You can take your work life balance and

shove it.

Yes, I am tired.  Yes, I am working hard.  Yes, this week kicked my ass but you know what?  My freshman scholars presented statistics projects where they demonstrated understanding of standard deviation in real life contexts.  I heard my sophomores say things like, “Explain to me what you did on that problem” in order to help their group mates on the work.  I had two students study together and retake competencies (assessments) for solid B+ grades.  I had a very tough repeating freshman clear a no mark with me and practically cry in joy  AND THEN the next day she went to work on her science no marks.

I also worked to0 much and was too stressed and too tired but you know what?  I enjoy my job.  I want to be the best that I can and your first year at a new place that takes time. Real time.  But you know what’s different than my first year of teaching? I am good at it. Guys!  There is a real chance I am doing a good job.  An exhausting, painful, sleep losing good job BUT a good job none-the-less.

I could use more hugs, more wine, and less whine. But I am happy, healthy, and good.  Just in case you were wondering.



I’m not ready to talk about it and I’m not sure why.

I owe an apology to anyone who asked about my first day of school. There is a very good chance I replied, “It was good,” and I didn’t mean to be rude. Here’s the thing, it was good.  I can’t think of a way it could have gone better and still I don’t really want to talk about it.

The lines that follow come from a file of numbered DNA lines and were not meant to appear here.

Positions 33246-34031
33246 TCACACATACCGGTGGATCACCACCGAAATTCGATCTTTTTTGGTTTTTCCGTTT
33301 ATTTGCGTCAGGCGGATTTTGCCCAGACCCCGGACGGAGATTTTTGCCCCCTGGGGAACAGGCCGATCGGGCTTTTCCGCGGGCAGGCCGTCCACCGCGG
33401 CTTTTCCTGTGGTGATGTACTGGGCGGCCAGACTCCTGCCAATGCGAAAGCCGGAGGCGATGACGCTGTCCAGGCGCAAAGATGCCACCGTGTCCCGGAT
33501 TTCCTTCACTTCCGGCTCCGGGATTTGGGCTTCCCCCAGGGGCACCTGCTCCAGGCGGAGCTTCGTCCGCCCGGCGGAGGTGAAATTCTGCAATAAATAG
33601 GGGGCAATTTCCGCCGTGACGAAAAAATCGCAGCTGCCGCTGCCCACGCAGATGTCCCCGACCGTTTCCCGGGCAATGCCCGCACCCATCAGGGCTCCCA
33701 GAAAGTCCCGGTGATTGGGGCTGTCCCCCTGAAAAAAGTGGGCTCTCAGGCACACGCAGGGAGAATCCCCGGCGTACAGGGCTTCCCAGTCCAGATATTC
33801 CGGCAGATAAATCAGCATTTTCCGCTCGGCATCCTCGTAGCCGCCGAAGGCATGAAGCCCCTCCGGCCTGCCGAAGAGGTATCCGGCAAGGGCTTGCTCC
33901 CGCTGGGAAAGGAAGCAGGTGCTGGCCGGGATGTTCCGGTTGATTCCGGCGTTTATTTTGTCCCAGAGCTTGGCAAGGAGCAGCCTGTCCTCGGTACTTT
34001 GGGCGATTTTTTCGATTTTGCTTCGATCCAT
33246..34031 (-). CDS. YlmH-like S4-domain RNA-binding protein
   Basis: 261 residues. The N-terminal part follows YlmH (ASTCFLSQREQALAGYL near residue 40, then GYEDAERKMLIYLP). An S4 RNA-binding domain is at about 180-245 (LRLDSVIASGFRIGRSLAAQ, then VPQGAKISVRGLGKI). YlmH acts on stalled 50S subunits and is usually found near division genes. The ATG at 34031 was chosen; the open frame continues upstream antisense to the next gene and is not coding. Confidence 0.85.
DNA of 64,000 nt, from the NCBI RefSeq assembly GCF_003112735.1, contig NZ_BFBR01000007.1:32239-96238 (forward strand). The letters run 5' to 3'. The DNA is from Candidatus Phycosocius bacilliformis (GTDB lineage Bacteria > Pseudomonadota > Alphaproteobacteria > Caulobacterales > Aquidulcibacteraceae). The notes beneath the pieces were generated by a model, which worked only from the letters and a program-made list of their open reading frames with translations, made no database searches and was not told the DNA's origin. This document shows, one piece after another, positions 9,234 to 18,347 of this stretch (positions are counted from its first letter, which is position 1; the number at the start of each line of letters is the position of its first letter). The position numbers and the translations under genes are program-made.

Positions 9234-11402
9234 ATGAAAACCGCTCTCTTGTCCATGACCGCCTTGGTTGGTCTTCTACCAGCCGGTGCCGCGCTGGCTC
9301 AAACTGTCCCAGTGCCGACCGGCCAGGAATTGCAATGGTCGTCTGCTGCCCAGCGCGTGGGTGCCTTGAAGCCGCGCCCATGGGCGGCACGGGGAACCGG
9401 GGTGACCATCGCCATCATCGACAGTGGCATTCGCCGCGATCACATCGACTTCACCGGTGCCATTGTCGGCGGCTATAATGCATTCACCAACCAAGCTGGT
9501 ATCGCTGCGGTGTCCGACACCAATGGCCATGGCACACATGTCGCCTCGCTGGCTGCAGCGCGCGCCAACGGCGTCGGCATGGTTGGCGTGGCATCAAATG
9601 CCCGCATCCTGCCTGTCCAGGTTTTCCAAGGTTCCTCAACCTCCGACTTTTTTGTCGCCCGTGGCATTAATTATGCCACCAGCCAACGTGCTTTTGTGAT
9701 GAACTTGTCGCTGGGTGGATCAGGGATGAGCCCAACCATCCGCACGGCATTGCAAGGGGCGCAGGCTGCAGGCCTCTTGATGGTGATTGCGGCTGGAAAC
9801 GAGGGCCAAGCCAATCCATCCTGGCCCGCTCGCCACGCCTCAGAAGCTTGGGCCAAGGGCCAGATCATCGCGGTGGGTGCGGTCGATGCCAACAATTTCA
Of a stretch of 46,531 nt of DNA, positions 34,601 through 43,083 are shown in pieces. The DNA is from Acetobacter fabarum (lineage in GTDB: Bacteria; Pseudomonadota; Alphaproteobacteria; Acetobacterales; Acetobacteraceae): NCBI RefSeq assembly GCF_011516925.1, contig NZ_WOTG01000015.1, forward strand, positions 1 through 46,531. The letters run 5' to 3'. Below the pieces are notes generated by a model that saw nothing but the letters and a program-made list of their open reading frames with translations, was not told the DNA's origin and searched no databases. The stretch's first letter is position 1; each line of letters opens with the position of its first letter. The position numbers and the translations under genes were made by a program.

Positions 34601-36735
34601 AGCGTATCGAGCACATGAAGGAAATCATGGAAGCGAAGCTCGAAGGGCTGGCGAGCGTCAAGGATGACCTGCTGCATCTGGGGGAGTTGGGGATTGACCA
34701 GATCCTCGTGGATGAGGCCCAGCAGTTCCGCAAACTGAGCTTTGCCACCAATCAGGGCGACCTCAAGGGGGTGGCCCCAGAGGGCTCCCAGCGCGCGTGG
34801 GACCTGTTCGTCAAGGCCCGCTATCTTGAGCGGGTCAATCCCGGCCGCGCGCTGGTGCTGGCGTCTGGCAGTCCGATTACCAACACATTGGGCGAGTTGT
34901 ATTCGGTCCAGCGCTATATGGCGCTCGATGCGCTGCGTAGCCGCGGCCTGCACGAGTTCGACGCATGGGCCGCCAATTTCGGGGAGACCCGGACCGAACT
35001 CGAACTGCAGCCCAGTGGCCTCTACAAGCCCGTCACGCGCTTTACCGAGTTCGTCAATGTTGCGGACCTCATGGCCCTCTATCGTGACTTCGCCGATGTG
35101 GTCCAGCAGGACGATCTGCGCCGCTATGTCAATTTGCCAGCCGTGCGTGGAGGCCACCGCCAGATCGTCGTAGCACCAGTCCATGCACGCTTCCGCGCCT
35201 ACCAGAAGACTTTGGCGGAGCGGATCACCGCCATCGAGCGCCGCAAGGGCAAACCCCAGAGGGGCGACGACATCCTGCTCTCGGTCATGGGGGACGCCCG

I am writing this post at 4:33 am.  I’ve been awake since 4:00.  You see, I went to sleep at 9:00 pm last night because I am so emotionally exhausted.  I am in the midst of figuring out how to live near one of my closest friends while still being me, I am watching tear gas being thrown at children, and yesterday I taught a class of 40. It is too soon in the school year to feel the way I am feeling. 

So here’s where I’m at: I’m good. Assume if nothing else, that the children are amazing and I love them. Assume that I am happy for every minute they are in my classroom.  Assume that if I am doing a bad job keeping in touch that I am watching twitter and hoping for other children to get to go to school soon.  Assume that I miss you but I have to figure out how to have a life here in San Diego before I can jump back into my digital ones. And assume I miss you, cause I do.


They just want someone to talk to.